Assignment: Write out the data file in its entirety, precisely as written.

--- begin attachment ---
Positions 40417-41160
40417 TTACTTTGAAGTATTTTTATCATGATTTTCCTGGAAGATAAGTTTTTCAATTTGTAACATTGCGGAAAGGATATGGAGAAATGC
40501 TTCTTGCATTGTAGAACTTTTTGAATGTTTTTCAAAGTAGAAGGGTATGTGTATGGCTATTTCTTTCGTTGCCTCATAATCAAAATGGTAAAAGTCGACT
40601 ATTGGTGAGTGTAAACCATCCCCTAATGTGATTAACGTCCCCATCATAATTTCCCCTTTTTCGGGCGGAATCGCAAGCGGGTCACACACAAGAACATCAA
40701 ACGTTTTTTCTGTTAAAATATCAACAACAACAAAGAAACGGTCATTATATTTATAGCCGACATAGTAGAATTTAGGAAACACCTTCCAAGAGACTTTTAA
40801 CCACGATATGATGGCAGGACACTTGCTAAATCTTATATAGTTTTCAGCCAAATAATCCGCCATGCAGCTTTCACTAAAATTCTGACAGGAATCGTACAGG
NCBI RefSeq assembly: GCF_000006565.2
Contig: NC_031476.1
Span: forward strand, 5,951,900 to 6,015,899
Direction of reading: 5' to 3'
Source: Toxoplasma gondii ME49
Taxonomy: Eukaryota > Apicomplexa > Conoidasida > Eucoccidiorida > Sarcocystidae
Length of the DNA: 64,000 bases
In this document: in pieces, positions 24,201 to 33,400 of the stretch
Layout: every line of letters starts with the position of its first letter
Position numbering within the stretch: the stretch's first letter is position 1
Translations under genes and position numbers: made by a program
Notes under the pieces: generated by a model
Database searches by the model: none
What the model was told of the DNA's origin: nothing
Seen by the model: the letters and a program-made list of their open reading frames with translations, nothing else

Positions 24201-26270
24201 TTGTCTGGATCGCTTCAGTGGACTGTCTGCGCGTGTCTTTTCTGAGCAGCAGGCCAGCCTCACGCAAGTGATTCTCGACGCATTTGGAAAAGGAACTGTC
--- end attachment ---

Positions 40417-41160
40417 TTACTTTGAAGTATTTTTATCATGATTTTCCTGGAAGATAAGTTTTTCAATTTGTAACATTGCGGAAAGGATATGGAGAAATGC
40501 TTCTTGCATTGTAGAACTTTTTGAATGTTTTTCAAAGTAGAAGGGTATGTGTATGGCTATTTCTTTCGTTGCCTCATAATCAAAATGGTAAAAGTCGACT
40601 ATTGGTGAGTGTAAACCATCCCCTAATGTGATTAACGTCCCCATCATAATTTCCCCTTTTTCGGGCGGAATCGCAAGCGGGTCACACACAAGAACATCAA
40701 ACGTTTTTTCTGTTAAAATATCAACAACAACAAAGAAACGGTCATTATATTTATAGCCGACATAGTAGAATTTAGGAAACACCTTCCAAGAGACTTTTAA
40801 CCACGATATGATGGCAGGACACTTGCTAAATCTTATATAGTTTTCAGCCAAATAATCCGCCATGCAGCTTTCACTAAAATTCTGACAGGAATCGTACAGG
NCBI RefSeq assembly: GCF_000006565.2
Contig: NC_031476.1
Span: forward strand, 5,951,900 to 6,015,899
Direction of reading: 5' to 3'
Source: Toxoplasma gondii ME49
Taxonomy: Eukaryota > Apicomplexa > Conoidasida > Eucoccidiorida > Sarcocystidae
Length of the DNA: 64,000 bases
In this document: in pieces, positions 24,201 to 33,400 of the stretch
Layout: every line of letters starts with the position of its first letter
Position numbering within the stretch: the stretch's first letter is position 1
Translations under genes and position numbers: made by a program
Notes under the pieces: generated by a model
Database searches by the model: none
What the model was told of the DNA's origin: nothing
Seen by the model: the letters and a program-made list of their open reading frames with translations, nothing else

Positions 24201-26270
24201 TTGTCTGGATCGCTTCAGTGGACTGTCTGCGCGTGTCTTTTCTGAGCAGCAGGCCAGCCTCACGCAAGTGATTCTCGACGCATTTGGAAAAGGAACTGTC